After a tough first year when he was 9-15-3 with a 4.45 goals against average, Mason showed his potential with a turnaround 1982-83 season when he was 26-16-1 with a 3.49 goals against which earned him the WCHA Player of the Year award.
That performance caught the attention of USA Hockey, which named him to the United States National Team for the 1983-84 season. Mason was 17-10-5 in preparation for the 1984 Olympics in Sarajevo, Yugoslavia. He played in 3 games during the Games, with a 1-0-1 record and a 3.75 goals against.
After the conclusion of the Olympics, Mason, an undrafted free agent, signed with the Washington Capitals. He then played in 5 games with their American Hockey League affiliate, the Hershey Bears. With Hershey, he was a less than impressive 1-4 with a goals against over 5.50. Still, he was called up to the NHL and played a pair of games with the Capitals, winning both while only allowing 3 total goals.
For the 1984-85 season, Mason played the majority of this games with the Binghamton Whalers of the AHL, putting up a fine 10-6-1 record with a 3.31 GAA. When recalled by Washington, he again impressed with a 8-2-1 record in 12 appearances with a 2.81 GAA.
Despite his success when playing in the NHL, the young Mason was third on the Capitals depth chart behind the duo of Pat Riggin and Al Jensen, who combined to win the Jennings Trophy for Washington for allowing the least number of goals in 1983-84 and then behind Jensen and Pete Peeters in 1985-86.
So, for the 1985-86 season, Mason was with Binghamton in the AHL once again, playing in 34 games with a 20-11-2 record and a slightly higher 3.90 GAA. His lone appearance with the Capitals saw him get a win in 16 minutes of playing time while facing 5 shots without allowing a goal.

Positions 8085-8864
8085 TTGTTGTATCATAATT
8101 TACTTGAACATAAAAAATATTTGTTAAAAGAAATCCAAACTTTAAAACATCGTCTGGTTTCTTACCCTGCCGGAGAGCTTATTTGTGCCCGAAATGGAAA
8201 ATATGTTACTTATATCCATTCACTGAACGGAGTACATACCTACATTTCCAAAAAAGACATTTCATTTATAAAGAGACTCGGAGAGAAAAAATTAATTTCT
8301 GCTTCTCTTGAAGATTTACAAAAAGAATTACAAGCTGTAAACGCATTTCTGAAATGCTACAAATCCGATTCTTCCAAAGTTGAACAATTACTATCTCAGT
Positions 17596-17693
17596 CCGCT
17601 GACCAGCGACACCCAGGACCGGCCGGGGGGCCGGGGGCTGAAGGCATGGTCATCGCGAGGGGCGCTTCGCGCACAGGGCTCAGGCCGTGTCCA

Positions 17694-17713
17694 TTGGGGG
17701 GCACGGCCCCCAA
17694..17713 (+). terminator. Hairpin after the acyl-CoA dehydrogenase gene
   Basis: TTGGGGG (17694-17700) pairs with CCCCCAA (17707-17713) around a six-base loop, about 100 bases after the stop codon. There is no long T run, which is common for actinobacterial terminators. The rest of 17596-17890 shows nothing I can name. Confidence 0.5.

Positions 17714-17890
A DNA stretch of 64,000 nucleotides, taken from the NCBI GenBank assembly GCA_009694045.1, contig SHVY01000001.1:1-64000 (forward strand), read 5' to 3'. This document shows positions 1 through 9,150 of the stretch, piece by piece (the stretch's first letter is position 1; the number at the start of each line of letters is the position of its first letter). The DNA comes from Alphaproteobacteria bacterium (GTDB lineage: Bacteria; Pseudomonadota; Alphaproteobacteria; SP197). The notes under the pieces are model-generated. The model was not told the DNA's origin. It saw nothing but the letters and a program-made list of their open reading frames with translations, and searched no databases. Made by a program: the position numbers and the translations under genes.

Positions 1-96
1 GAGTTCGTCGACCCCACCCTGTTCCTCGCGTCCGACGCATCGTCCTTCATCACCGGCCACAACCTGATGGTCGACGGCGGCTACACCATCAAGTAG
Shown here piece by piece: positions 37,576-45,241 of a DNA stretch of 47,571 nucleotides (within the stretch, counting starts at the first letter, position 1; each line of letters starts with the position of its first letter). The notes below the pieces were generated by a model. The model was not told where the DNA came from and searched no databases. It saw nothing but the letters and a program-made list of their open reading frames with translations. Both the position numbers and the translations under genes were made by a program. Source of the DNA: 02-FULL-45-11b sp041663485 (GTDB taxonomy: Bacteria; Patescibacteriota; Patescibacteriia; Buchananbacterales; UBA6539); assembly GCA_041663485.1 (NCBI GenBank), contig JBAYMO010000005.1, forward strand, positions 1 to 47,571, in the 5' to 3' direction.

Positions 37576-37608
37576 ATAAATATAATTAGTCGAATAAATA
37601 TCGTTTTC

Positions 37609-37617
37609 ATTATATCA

Finally, for the 1986-87 season, Mason was finally cracked the Capitals lineup, where he split time with Peeters, who played in 37 games to Mason's 45 while Jensen was in the net for just 6. Mason led the team in wins with 20, while taking 18 losses to go with 5 ties. In the interests of completeness, Mason did play in a pair of games in Binghamton, going 1-1 with a goals against of 2.02.
Mason's final game with the Capitals was a memorable one, as the Capitals and the New York Islanders playoff series stretched to a Game 7. The game began on Saturday, April 18th, and the teams alternated goals until the Islanders tied the game at 2-2 with 5:23 to play in regulation. The game went to overtime and neither team could score after each taking 11 shots on goal. The Capitals pressed hard in the second overtime, outshooting the Islanders 17-9, but Mason and Kelly Hrudey refused to crack. The third overtime saw New York hold a narrow 11-10 margin in shots as the game stretched into the night. Midnight arrived as the game now extended into Easter Sunday. Finally, at 8:47 of the fourth overtime, Pat Lafontaine wheeled and fired a shot past Mason to win the fifth longest game in Stanley Cup history, the longest playoff game in 36 years and the longest Game 7 ever, 3-2 in what has become known as the Easter Epic.
Later that fall, Mason was chosen to be on the roster for the United States at the 1987 Canada Cup tournament.
Mason left Washington before the next season began and signed with the Chicago Blackhawks as a free agent for the 1987-88 season. He would play in 41 games with Chicago, splitting time with Darren Pang in goal. Mason would finish with a 13-18-8 record, but as Pang got more and more playing time in the second half of the season, and the crease in Chicago about to get very crowded (Pang (35 games), Alain Chevrier (27), new arrival Ed Belfour (23) and Jimmy Waite (11) would all compete for playing time), Mason was traded to the Quebec Nordiques for the 1988-89 season.
Unfortunately for all involved, the Nordiques would finish last in the NHL and Mason would bear the brunt of their poor performance, as he would finish the forgettable season with a 5-14-1 record and a demotion to the Halifax Citadels of the AHL. Playing a 23 games with Halifax, Mason showed his worth with an 11-7-1 record and a goals against a full 1.30 lower than his 4.73 NHL rating.